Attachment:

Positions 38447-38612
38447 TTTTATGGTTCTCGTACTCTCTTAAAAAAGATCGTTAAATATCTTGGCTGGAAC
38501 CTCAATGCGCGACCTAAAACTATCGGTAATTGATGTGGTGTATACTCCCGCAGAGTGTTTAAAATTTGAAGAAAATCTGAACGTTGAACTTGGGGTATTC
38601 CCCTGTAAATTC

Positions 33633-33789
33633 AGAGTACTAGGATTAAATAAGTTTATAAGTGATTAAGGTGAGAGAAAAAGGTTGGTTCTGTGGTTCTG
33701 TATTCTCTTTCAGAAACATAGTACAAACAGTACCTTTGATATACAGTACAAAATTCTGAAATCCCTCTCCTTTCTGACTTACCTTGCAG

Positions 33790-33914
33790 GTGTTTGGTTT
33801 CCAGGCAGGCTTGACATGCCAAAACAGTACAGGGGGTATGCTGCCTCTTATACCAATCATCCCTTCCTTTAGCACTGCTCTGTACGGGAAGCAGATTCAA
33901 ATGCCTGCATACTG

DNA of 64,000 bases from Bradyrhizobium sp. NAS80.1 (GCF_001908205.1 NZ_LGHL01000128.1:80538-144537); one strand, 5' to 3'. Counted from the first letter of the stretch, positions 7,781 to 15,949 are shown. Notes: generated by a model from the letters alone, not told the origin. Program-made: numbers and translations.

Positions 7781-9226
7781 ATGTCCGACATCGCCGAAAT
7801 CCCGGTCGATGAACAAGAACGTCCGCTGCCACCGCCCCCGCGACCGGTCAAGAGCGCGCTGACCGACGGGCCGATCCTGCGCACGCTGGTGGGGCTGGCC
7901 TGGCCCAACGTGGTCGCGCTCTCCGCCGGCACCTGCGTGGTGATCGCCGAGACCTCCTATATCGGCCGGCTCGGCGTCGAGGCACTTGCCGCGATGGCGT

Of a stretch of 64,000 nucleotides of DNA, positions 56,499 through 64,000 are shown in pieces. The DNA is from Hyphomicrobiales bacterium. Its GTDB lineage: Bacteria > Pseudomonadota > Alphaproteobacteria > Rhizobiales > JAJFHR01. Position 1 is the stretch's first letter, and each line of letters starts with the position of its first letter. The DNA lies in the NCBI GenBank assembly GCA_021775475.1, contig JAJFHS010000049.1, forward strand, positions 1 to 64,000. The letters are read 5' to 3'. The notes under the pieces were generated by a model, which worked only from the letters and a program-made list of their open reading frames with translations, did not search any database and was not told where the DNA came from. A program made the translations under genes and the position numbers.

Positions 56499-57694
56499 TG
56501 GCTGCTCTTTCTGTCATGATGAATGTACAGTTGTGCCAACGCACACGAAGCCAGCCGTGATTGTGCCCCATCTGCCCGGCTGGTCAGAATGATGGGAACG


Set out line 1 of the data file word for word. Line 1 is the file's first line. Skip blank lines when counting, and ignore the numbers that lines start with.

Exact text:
Positions 38447-38612